Under Section 301, more detail should be set forth defining the legal status of property rights which are vested in the public. Such property, presently in the public domain, is being denied the public use through various interpretations of the many courts across our great land. The confusion exists at all court levels, both Federal and State and even manifests itself in a 5 to 4 Supreme Court decision. While section 301 is supposed to preempt those laws in the nature of copyrights, such intent is circumvented by simply calling it another name; i.e., unfair competition. In one case a court ruled that a plaintiff had no statutory property right and the plaintiff had no common law property right but the plaintiff did have a "Quasi property right" in a musical sound recording. How in the world can a businessman foresee a court creating a whole new "thing" not provided by statute! Much of the public's time and money can be spared by eliminating expensive litigation in our courts through clarifying definition now.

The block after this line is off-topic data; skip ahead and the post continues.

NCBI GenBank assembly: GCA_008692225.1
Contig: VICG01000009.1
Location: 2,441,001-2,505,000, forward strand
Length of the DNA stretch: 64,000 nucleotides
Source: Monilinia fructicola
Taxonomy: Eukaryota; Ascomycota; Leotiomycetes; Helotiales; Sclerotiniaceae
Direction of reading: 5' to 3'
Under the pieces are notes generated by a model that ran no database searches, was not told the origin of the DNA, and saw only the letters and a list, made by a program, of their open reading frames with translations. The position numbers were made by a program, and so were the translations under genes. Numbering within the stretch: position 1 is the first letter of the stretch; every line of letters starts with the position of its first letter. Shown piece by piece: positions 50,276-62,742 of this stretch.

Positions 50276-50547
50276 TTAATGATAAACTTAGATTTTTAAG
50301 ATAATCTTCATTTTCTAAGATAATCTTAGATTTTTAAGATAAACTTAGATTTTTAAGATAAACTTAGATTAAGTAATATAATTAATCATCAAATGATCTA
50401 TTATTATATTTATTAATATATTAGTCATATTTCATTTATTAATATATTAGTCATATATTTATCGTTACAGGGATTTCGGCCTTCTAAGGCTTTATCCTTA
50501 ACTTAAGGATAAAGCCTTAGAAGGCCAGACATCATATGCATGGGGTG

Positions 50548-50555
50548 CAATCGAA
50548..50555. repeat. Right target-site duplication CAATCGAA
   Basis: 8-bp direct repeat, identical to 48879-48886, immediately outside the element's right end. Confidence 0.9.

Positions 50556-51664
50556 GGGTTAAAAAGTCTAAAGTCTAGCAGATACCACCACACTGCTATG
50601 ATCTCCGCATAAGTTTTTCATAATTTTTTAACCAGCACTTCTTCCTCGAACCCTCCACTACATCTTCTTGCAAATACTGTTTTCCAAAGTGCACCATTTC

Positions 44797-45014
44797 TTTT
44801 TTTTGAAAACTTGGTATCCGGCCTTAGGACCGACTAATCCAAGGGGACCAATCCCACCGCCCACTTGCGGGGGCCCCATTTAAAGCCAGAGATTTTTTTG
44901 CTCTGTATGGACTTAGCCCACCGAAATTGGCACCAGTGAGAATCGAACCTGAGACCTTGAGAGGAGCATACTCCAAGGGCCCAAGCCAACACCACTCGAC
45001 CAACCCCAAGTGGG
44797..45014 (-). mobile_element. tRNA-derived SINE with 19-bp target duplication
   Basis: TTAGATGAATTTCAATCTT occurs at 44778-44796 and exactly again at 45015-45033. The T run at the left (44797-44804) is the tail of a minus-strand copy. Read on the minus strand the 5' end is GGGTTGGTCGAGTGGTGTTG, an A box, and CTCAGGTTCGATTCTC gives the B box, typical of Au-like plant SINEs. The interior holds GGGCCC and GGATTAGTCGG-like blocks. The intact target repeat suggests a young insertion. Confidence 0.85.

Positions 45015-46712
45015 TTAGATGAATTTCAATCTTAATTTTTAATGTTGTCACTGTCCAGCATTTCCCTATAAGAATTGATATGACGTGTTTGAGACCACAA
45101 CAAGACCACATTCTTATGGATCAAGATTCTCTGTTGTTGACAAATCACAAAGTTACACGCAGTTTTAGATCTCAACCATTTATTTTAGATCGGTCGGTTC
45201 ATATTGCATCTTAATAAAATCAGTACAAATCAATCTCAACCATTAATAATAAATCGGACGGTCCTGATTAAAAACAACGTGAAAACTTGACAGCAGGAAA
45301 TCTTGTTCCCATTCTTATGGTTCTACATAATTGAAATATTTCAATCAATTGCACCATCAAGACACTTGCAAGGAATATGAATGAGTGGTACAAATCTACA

Under Section 302, an objection must be made to the copyright term of life plus 50 years. First of all, this has been proposed more as an attempt to standardize with what is the custom in certain European countries and the wording of the Geneva Convention. In Europe, they don't feel as we do about monopolies and cartels. Our government, the people, feel differently and I see no reason to offer more stimulus to the creative individuals in our society than is required to keep society enriched with a free flow of ideas and useful arts. Certainly no one can say the present incentive of 28 years plus 28 years has resulted in lack of growth. Why then increase the cost to society? It is absolutely not necessary. Remember, the primary goal of the copyright laws is to benefit society. This philosophy also extends to the idea of extending present copyrights beyond their legal limit. How can that possibility give a just return to Society for granting monopoly (copyright)?